• Recommended game playing numbers: 3v3 (no goalkeepers)
  • Recommended maximum field size: 25 yards x 30 yards
  • Recommended goal size: 6 ft high x 18 ft wide
  • Recommended ball size: Number 3

Six- and seven-year-olds (U8 players) are still little people but are maturing and have better balance and agility. They begin to experience success technically and will share the ball a bit with teammates. Numbers on the field must be small so that they can have the ball a lot. This allows them to practice their newly learned skills in an uncluttered environment. They begin to enjoy playing soccer!

  • Recommended game playing numbers: 4v4 (no goalkeepers)
  • Recommended maximum field size: 30 yards x 35 yards
  • Recommended goal size: 6 ft high x 18 ft wide
  • Recommended ball size: Number 3

Eight- and nine-year-olds (U10 players) can play the game and enjoy playing the game. They need time and the appropriate environment to continue their technical development and begin simple tactical development (simple combinations with their teammates). Fewer players on the field provide ample opportunity to make less complicated decisions more often, reinforcing the tactical basics, so-to-speak. They enjoy being part of a team because it's a FUN environment!

  • Recommended game playing numbers: 6v6 (5 field players + 1 goalkeeper)
  • Recommended maximum field size: 45 yards x 60 yards
  • Recommended goal size: 6 ft high x 18 ft wide
  • Recommended ball size: Number 4

10- and 11-year-olds (U12 players) participate in and enjoy the game because their intellect and technical ability allows for more mature play. Midfield play is introduced at this age due to their increased intellect and improved vision of the field. Training becomes economical in nature, merging the technical, tactical, physical and psychological components of the game.

  • Recommended game playing numbers: 8v8 (7 field players + 1 goalkeeper)
  • Recommended maximum field size: 55 yards x 80 yards
  • Recommended goal size: 6 ft high x 18 ft wide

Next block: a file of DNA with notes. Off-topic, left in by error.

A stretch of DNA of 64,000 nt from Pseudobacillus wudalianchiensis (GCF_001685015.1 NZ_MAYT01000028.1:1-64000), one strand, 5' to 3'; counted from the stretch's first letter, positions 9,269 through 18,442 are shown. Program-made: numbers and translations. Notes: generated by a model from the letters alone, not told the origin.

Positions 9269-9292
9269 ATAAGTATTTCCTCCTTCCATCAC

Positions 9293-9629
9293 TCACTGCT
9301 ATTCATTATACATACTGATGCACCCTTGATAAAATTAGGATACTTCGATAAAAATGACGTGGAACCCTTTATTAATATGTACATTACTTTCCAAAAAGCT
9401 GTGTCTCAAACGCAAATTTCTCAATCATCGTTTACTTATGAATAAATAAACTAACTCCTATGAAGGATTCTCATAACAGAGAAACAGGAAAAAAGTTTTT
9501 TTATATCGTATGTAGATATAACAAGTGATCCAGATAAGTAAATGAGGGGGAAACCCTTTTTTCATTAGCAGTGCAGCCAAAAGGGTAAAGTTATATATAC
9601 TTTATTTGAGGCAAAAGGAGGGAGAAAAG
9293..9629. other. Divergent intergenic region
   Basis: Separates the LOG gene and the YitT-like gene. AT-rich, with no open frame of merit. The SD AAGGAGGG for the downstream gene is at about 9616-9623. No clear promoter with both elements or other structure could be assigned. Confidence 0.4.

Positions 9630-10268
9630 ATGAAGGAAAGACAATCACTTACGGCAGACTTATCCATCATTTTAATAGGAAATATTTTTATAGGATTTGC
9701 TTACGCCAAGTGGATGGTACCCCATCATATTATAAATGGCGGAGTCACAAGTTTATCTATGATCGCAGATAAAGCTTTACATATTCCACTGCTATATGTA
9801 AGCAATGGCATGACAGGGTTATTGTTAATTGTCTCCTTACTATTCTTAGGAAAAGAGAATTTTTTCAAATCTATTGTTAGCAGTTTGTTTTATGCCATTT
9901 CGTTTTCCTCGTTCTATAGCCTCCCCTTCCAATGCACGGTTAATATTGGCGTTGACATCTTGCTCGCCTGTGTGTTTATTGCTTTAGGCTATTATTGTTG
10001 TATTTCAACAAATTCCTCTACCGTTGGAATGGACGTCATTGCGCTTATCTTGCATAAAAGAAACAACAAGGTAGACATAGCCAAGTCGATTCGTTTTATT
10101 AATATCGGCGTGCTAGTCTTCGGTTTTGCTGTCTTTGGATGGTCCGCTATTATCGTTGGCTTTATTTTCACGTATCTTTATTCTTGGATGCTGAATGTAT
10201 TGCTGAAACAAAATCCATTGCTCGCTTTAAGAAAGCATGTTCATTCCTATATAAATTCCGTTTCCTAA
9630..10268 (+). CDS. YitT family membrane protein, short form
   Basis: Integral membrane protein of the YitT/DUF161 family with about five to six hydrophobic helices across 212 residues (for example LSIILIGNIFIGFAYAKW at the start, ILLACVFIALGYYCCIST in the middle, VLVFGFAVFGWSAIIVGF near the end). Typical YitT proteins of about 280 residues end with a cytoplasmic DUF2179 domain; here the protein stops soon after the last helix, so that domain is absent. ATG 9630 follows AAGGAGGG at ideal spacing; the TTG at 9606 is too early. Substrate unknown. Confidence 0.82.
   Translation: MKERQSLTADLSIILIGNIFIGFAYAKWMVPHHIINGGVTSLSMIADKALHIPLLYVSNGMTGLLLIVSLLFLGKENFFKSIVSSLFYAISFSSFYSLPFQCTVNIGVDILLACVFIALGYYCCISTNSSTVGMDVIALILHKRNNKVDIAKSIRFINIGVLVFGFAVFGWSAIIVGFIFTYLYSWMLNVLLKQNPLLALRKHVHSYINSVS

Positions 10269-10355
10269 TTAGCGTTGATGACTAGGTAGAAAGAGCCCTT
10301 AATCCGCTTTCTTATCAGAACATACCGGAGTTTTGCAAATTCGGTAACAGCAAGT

• Recommended ball size: Number 4

At the U13 and older age groups, we believe that the players are capable of 11v11 play. Here are some of the reasons why I believe we, as soccer coaches, administrators and parents must guarantee that our young soccer players play small-sided games:

  1. Because we want our young soccer players to touch the soccer ball more often and become more skillful with it! (Individual technical development)
  2. Because we want our young soccer players to make more quality decisions during the game! (Tactical development)
  3. Because we want our young soccer players to be more physically efficient in the field space in which they are playing! (Reduced field size)
  4. Because we want our young soccer players to have more individual teaching time with the coach! Fewer players on the field and fewer players on the team will guarantee this! (Need to feel worthy … need to feel important)
  5. Because we want our young soccer players to have more involved playing time in the game! (More opportunity to solve problems that only the game presents)
  6. Because we want our young soccer players to have more opportunities to play on both sides of the ball! (More exposure to attacking and defending situations)
  7. Because we want our young soccer players to have more opportunities to score goals and make saves! (Pure excitement)

These are the reasons why we adults must foster "small-sided games" in our youth soccer programs. These are the reasons that I, as the US Youth Soccer National Director of Coaching Education, strongly recommended small-sided play at the U6, U8, U10 and U12 age groups across the board, across America.

The "small-sided" environment is a developmentally appropriate environment for our young soccer players. It's a FUN environment that focuses on the player. And it is about the player … isn't it?